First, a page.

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With just 250 developers working on a dazzling array of services, Go-Jek, Indonesia’s largest ride-hailing, logistics and digital payments app, has one of the leanest teams for a platform that processes more than 100 million transactions a month.
Go-Jek’s user base is just as impressive: over 250,000 drivers, 100,000 restaurants and 7,000 other service providers now rely on the app to serve up local street food, ferry people, and even supply massage and laundry services on-demand in more than 50 cities across Indonesia.
With the huge scale on which Go-Jek operates, along with expansion into other Southeast Asian cities such as Ho Chi Minh City already set in motion, the use of cloud services has been critical in supporting its growth.
Since 2015, Go-Jek has been using Google Cloud Platform (GCP) to power its entire microservices-based application infrastructure, which includes PostgreSQL databases, Kafka for its messaging bus, and edge proxies. It has since added Chef to manage application configuration and Ansible to manage system configurations.
One of the key architectural decisions surrounding microservices is service granularity. In Go-Jek’s case, fetching customer details and authenticating users take the form of microservices, while the firm’s content management system does not.
“We look at microservices in terms of frequency of access rather than functions,” said Ajey Gore, Go-Jek’s group CTO. “Some parts of our systems are used two million times a day, which is not much given the scale we work at.”
Ajey Gore, Go-Jek
More importantly, a microservices-based architecture has given Go-Jek the ability to isolate faulty processes and keep its application humming. “We can shut down something or make things a little slower so we can continue serving people,” said Gore.
Go-Jek is also using Google Maps to help its drivers and riders get around some of the most traffic-clogged streets in the world. “We can draw the routes, but making traffic predictions and ascertaining the best routes to take is not our core competency right now,” said Gore.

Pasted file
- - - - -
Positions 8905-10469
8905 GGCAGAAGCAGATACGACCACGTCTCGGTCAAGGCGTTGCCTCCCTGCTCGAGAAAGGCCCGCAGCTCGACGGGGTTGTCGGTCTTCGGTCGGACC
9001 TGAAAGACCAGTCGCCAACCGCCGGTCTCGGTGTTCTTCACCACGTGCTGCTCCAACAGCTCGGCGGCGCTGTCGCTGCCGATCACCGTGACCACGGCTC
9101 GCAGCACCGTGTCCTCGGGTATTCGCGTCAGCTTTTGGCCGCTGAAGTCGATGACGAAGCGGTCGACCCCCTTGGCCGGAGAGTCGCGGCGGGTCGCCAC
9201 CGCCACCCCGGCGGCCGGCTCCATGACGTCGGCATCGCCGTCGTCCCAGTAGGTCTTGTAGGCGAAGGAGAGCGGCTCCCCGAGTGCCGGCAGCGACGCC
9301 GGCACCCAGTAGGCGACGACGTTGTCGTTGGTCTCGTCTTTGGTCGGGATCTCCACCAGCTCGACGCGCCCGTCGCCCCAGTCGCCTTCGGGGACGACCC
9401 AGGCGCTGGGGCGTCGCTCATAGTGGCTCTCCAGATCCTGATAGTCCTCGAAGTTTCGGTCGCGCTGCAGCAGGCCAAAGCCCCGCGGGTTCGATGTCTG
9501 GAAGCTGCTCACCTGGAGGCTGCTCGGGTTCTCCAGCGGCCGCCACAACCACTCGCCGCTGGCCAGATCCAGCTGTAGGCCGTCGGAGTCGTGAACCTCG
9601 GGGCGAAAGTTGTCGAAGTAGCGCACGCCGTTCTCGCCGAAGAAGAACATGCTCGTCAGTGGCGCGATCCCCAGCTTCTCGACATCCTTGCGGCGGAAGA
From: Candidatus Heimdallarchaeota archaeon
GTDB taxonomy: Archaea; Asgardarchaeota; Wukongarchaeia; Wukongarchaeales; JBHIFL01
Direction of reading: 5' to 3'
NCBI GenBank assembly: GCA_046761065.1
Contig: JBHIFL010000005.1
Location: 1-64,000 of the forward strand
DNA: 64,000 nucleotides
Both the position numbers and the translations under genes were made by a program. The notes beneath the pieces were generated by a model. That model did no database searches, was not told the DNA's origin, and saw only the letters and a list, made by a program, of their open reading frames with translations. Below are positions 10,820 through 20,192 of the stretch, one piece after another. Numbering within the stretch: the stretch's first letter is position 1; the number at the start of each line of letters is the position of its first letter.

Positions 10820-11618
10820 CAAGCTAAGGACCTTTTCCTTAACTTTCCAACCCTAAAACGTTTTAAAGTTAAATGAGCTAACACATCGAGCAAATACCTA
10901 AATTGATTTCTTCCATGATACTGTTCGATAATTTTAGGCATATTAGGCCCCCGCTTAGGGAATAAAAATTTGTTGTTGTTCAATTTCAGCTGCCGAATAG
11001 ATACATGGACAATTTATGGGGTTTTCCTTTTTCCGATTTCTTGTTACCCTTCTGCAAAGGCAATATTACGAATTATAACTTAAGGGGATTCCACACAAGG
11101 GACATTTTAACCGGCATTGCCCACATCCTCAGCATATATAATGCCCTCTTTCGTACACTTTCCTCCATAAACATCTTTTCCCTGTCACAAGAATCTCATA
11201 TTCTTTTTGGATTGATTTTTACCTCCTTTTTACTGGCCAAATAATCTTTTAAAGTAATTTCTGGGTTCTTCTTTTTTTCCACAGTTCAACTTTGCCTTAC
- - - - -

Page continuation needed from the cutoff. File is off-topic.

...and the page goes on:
Within one function in one service alone, Go-Jek generates billions of events a day, with multiple functions running across multiple services. To analyse this trove of data that balloons to 3TB to 4TB a day, it is using Google’s BigQuery service, which comes with machine learning capabilities to identify new business opportunities and areas for improvement.
“Driver pings, for example, will let us know where drivers hang out together,” said Gore. “In Jakarta, there are places called pangkalan where drivers gather and go back to immediately after a job. Knowing this enables us to optimise their trips so they can pick up riders on the way back.”
Go-Jek’s use of the cloud, however, does not extend to Go-Pay, its digital payments service run out of its own datacentre. The reason is that Indonesia’s data sovereignty laws require financial data to be held locally, not in offshore facilities.
But if Gore had his way, he would rather stick with public cloud services, noting that his team has been running containers in Go-Jek’s on-premise datacentre with some degree of pain.
“There is a thin line between being courageous and understanding your limitations,” he said. “We thrive on moving people and goods, so if we can have someone else take care of the infrastructure, we would rather do that and focus on the product.”
Read more about microservices and cloud computing
- Microservices technology can pave the way for companies to decentralise the way they build software to deliver innovation and reduce the cost of failure.
- Red Hat CEO Jim Whitehurst touts the role of open source in easing the transition to container-based applications built on microservices.
- With strong policies in data protection and cyber security, Japan, Australia and Singapore are among countries that are most prepared to reap the benefits of the cloud.
- The Singapore government has been able to meet peak demands and address security issues through a cloud-based web-hosting platform powered by Amazon Web Services.
Organisations that are looking to emulate Go-Jek’s success could also take a leaf out of its management philosophy. For one, its technology teams are “flat” with no organisational hierarchy, and everyone, including Gore himself, is expected to be hands-on.
But Gore noted that it is now harder to find senior talent in India, Indonesia and Singapore who are willing to get their hands dirty.
“I believe software development is a craft, and you should not go off the charts the more senior you become,” he said. “If you’re a big chef, you wouldn’t stop cooking and focus on managing other chefs. Craftsmen always create something.”
If anything, the only hierarchy that exists at Go-Jek is what Gore calls “intellectual hierarchy”, not imposed organisational hierarchy. “Once you have that, things will bloom like in a well-lit garden, one that gives people enough room to grow,” he said.